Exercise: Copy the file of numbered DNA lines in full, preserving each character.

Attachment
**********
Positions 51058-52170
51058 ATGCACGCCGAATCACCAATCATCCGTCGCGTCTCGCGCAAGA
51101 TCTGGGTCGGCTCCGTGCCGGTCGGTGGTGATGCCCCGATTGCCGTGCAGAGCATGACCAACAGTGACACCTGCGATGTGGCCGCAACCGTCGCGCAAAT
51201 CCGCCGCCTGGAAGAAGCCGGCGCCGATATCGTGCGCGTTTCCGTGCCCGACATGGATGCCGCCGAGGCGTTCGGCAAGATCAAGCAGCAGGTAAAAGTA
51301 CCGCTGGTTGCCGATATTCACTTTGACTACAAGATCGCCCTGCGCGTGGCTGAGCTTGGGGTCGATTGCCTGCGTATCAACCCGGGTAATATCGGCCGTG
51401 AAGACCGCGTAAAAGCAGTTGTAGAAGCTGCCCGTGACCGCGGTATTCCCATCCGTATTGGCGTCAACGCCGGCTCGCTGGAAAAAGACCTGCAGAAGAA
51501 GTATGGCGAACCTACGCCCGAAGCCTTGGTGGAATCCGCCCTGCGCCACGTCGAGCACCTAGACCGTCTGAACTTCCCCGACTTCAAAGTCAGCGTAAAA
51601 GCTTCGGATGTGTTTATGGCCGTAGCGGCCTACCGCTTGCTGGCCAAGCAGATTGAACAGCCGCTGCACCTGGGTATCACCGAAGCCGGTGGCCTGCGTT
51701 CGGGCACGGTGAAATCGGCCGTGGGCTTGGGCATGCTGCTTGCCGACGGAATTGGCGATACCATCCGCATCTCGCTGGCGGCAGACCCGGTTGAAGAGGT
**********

Positions 51058-52170
51058 ATGCACGCCGAATCACCAATCATCCGTCGCGTCTCGCGCAAGA
51101 TCTGGGTCGGCTCCGTGCCGGTCGGTGGTGATGCCCCGATTGCCGTGCAGAGCATGACCAACAGTGACACCTGCGATGTGGCCGCAACCGTCGCGCAAAT
51201 CCGCCGCCTGGAAGAAGCCGGCGCCGATATCGTGCGCGTTTCCGTGCCCGACATGGATGCCGCCGAGGCGTTCGGCAAGATCAAGCAGCAGGTAAAAGTA
51301 CCGCTGGTTGCCGATATTCACTTTGACTACAAGATCGCCCTGCGCGTGGCTGAGCTTGGGGTCGATTGCCTGCGTATCAACCCGGGTAATATCGGCCGTG
51401 AAGACCGCGTAAAAGCAGTTGTAGAAGCTGCCCGTGACCGCGGTATTCCCATCCGTATTGGCGTCAACGCCGGCTCGCTGGAAAAAGACCTGCAGAAGAA
51501 GTATGGCGAACCTACGCCCGAAGCCTTGGTGGAATCCGCCCTGCGCCACGTCGAGCACCTAGACCGTCTGAACTTCCCCGACTTCAAAGTCAGCGTAAAA
51601 GCTTCGGATGTGTTTATGGCCGTAGCGGCCTACCGCTTGCTGGCCAAGCAGATTGAACAGCCGCTGCACCTGGGTATCACCGAAGCCGGTGGCCTGCGTT
51701 CGGGCACGGTGAAATCGGCCGTGGGCTTGGGCATGCTGCTTGCCGACGGAATTGGCGATACCATCCGCATCTCGCTGGCGGCAGACCCGGTTGAAGAGGT